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Our Defense Is Bad and It's Our Midfield's Fault

Luciano Acosta celebrating against Atlanta.

While that is an overstatement, part of our defense's failure has stemmed from poor tactical choices with our midfielders. There have been 3 main problems that have been our defense's undoing this season. The defense has fallen victim to individual errors, failure to pressure, and poor midfield tactical decisions. These have combined for almost all of Atlanta's goals conceded. It is been rare this season that a goal makes you hold your hands up and say there was nothing we could do. Those are the kinds of goals that you just have to account for and make up for in the offense, the goals we are conceding are from defensive errors.

Individual Errors

Giorgos Giakoumakis frustrated
Nathan Ray Seebeck-USA TODAY Sports

This first defensive failure is, in my opinion, by far the most frustrating. Routinely throughout the season, we have seen players make poor decisions, and more often than not, the poor decisions are punished ruthlessly. The main reason for these errors, whether they are an erroneous pass or a poor first touch, is Atlanta's desire to play out of the back. In this short international break, this will need to be a major focus of the practices. The defenders need to be able to hold their own on the ball and the rest of the team needs to provide easy options for them to play the ball out of the back. It doesn't matter if Miles Robinson can beat three guys if there is nobody for him to vent the pressure out to. This should be made significantly easier with Tristan Muyumba immediately earning a starting role, but still needs to be addressed for Atlanta's playoff hopes to be realistic.

Failure to Pressure

This also really annoys me because it just seems like the defense doesn't care or doesn't think the opposition really can score. Andrew Gutman was especially guilty of failing to press his man as detailed here. It wasn't just him, though, as made apparent by Dallas's first goal last weekend. While it is a questionable tackle from behind by Jesus Ferreira there is no excuse for three defenders to be standing at the top of the box rather than marking Paul Arriola.

The Atlanta United defense before Paul Arriola scores.

This is unacceptable, the defense needs to work on awareness and knowing where their men are and being there. For instance, against the New England Revolution, our defense was not set up correctly and it was punished. We always have extra men standing around and we leave players unmarked and it is not intentional. Part of this is that Brooks Lennon needs a better balance between attack and defense. When he pushes forward he can't get back quick enough and that draws Miles Robinson over to the wing. We don't need our best aerial defender pressing a winger whipping in a cross on the wing. Either Brooks Lennon needs to track back quicker or our left-sided DM needs to fill that space. One way or another, Atlanta needs to work on defensive spacing and pressing their men before a finely-tuned Miami offense tears them to shreds. In the example below, neither fullback is in position so Miles had to come wide and Abram had to cover both Ferreira and Arriola.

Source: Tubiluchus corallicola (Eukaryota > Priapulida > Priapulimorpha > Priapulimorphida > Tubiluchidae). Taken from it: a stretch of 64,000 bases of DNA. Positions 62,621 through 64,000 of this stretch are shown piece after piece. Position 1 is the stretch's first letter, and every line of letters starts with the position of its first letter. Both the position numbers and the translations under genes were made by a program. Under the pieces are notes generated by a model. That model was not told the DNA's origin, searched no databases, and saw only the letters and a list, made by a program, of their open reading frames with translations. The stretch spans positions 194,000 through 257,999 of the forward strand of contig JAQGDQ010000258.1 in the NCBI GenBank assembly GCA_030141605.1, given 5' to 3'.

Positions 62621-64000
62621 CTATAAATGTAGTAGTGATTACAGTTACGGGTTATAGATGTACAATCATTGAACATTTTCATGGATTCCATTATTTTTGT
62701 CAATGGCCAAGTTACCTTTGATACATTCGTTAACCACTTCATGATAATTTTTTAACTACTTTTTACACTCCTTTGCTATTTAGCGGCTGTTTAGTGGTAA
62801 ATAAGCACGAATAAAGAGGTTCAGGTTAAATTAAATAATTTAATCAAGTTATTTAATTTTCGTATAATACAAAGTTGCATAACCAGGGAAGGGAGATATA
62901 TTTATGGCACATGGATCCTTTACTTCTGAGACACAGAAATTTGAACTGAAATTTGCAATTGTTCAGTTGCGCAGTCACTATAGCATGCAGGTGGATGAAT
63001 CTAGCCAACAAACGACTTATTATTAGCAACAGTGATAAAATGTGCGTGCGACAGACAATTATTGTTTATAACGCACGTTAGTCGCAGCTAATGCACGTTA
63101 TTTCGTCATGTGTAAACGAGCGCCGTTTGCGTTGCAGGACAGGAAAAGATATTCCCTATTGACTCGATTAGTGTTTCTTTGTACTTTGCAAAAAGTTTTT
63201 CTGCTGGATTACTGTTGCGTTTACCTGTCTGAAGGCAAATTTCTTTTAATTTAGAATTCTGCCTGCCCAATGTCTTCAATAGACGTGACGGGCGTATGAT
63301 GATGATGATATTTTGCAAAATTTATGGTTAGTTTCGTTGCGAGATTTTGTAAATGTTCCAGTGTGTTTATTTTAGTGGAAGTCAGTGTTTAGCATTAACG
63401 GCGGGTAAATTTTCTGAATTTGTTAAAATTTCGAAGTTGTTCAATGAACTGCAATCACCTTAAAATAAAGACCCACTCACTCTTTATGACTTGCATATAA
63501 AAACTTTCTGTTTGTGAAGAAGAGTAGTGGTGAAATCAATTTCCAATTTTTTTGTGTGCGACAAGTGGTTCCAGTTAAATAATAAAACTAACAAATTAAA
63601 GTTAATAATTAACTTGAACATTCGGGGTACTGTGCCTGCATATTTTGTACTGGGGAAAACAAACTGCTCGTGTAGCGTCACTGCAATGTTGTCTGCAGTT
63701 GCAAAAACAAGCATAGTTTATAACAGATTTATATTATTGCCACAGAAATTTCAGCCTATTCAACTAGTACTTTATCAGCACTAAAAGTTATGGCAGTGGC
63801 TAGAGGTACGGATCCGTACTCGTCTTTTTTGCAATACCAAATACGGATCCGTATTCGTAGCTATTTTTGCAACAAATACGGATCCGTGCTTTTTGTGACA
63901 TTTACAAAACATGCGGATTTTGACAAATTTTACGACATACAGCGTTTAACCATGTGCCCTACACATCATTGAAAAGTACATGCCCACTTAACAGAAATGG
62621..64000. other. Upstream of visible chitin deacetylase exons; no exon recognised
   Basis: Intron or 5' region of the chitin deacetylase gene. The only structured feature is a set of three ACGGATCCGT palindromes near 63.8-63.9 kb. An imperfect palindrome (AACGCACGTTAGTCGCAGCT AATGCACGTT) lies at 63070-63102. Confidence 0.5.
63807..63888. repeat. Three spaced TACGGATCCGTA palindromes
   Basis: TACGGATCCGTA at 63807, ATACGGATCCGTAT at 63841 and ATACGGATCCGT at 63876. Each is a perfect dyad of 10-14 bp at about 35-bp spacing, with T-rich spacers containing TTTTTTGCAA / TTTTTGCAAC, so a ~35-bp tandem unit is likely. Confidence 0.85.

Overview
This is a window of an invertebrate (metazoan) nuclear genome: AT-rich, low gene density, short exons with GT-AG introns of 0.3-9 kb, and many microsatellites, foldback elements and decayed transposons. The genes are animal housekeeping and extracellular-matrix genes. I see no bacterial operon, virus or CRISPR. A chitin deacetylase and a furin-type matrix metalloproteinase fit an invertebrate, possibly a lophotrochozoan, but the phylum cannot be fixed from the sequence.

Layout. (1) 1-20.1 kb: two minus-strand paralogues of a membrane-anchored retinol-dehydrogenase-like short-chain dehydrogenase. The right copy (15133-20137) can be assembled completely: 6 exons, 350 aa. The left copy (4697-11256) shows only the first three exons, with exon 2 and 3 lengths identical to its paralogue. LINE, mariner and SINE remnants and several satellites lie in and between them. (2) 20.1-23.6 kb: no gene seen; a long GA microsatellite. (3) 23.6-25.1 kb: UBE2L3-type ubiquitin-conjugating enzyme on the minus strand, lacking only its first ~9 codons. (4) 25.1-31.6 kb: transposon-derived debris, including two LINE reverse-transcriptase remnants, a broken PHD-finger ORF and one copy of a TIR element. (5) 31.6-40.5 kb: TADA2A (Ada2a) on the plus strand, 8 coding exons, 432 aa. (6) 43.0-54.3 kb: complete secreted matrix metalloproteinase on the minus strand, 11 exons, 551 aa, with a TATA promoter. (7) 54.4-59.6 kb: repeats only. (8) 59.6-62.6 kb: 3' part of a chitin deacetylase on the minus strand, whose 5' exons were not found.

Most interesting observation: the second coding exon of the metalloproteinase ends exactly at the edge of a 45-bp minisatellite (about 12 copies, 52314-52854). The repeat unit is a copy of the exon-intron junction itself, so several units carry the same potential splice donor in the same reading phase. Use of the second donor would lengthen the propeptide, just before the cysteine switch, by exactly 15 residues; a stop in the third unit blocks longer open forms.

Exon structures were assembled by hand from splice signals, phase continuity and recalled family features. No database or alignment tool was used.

Midfield Failures

Last but not least, our midfield is not doing their job defensively. This is purely a tactical issue with how we structure the midfield when defending, but when we get the ball in defense we don't have any way of playing the ball out of the back and we just allow them to keep pounding on the door. This is because our midfield falls back into a tight second defensive layer on top of our back four. If they were marking players this would be great, but more often than not they are just marking space and even messing up our back four's defensive shape.


In this example, Sejdic and Sosa are occupying the middle space which pushes our center backs wide. While it worked out, Farfan (number 4) and Alan Velasco (number 20) were both unmarked, and if Arriola had cut it back they could have been dangerous. Pineda would benefit from assessing how the midfield lines up with the back four in defense so that we get some additional defensive pressure but can still stay on the ball once we win it back. Many of the goals we concede aren't the opposition's first ball into the box or first attack but their third or fourth because we can block their attack but we can't regain possession. In football, it is great if your defense gets a stop, but it isn't super helpful if the offense then immediately gives the ball back. We need a better midfield structure to allow us to reset and get some possession on the ball. Muyumba has been able to help with this some but we can't rely only on him to play out of the back. This is a good example, though, of him in a good space to allow us to play back into the offense. He is close to the defense and can provide some pressure but isn't acting like a center back. I also like his partnership with Rossetto because it allows him more of this flexibility because Rossetto has gotten better at defensive positioning and is also competent on the ball for short passes in the midfield.


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